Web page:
I tried to explain to him that business competition is not always about the prettiest or the fanciest.  I looked around the kitchen trying to figure out what I could possibly use to explain this to him. Silverware, toaster, sink, stove, cat dish, smarties.............SMARTIES!

There sitting on the top of the microwave was a bag of SMARTIES. I got up, walked over and picked it up, returned to the table. I took one out and talked with him......

"Son, tell me what you like about SMARTIES", He said they were good, simple and candy. (kids like candy) So I said to him, "lets say you have a dollar son, and you wanted some SMARTIES, well, in your neighborhood there was only one candy store that sold SMARTIES, and because they were the only candy store in the area that sold those SMARTIES, they started to sell all the kids in the neighborhood those SMARTIES at $1.00 each.  ($1.00 = 1 smarties) This is because all the kids really like SMARTIES, and would buy them all the time.

How would you like that? The boy told me "I would not". The boy was smart enough to also tell me he thought it was not fair that the store sold those SMARTIES for so much just because they were the only candy store in the neighborhood that sold them. He said that that kids really don't know of any other candy stores other than those that are close by, so they don't really know about looking elsewhere. (This boy is also smart enough to know that SMARTIES are not worth $1.00)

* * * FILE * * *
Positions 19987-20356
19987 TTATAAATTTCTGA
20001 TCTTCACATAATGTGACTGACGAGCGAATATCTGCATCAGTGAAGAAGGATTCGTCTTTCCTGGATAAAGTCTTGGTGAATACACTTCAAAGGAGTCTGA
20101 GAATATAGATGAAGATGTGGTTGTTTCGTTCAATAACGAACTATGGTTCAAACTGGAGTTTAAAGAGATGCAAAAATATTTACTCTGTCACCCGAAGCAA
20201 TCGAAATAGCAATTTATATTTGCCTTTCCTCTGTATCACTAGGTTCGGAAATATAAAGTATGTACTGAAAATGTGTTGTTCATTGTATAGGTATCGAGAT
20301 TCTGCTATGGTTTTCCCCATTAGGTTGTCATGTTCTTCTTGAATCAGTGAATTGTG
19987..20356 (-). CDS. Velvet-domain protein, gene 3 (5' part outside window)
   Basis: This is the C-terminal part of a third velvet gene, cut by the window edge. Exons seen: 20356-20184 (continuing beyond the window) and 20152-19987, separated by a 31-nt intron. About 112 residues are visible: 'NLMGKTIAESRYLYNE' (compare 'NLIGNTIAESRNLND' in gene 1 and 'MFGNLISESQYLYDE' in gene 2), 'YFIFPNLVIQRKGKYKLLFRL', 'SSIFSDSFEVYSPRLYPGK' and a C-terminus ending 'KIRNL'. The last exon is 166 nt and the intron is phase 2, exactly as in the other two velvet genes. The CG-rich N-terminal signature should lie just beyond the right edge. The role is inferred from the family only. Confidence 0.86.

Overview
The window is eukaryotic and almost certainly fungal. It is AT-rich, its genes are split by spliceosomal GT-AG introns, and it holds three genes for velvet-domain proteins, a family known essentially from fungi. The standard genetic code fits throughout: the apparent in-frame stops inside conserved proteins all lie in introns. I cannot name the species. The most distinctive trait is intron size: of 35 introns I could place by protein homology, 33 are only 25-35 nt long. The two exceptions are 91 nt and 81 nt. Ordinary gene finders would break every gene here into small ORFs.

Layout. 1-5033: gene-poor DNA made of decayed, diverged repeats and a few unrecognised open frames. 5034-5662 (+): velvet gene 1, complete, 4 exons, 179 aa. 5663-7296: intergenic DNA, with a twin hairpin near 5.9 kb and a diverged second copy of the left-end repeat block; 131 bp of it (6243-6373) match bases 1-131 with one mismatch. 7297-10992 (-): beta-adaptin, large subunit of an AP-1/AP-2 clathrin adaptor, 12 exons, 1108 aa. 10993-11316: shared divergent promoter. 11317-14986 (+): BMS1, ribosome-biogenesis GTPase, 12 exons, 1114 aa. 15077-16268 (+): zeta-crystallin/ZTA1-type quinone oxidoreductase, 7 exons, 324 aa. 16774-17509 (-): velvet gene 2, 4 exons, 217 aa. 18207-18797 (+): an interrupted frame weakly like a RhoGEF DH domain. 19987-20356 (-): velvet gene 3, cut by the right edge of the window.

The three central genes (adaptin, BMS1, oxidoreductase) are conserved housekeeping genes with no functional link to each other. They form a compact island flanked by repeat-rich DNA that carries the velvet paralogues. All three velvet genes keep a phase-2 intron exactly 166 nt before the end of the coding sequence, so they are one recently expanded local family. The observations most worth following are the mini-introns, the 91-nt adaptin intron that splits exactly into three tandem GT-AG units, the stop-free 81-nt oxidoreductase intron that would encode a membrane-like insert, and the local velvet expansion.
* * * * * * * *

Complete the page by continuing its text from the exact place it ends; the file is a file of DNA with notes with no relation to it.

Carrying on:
So one day a new candy store opens in the neighborhood, and its called "The Candy Store That Sells Candy for the Honest Price of Candy" or words to that effect. They sell SMARTIES for 33 cents. (that's 3 SMARTIES for $1.00)

At first, the candy store did not do to much business, they did not have the money to pay for allot of fancy advertising, put pretty lights all over the place or even open in a more "opulent" facility (fancy candy store) than like the other candy store in the neighborhood with the $1.00 SMARTIES. 

Well, eventually word got out, it's called word of mouth, all the kids told two kids that told two kids that told two kids.......... Now the new candy store is doing ok, BUT! The secret is..... the secret is that even though the candy store is doing good, they still sell those smarties for only 33 cents each. 

I then explained to him that to raise the price of your smarties after you have become popular is called "price gouging" and it is unethical and immoral .  Even if your philosophy is "Why sell one smarties for 33 cents when we can sell one SMARTIES for $1.00 and do the same amount of work and make three times as much". "A good businessman doesn't do that ", I told him. That's called unethical business practices.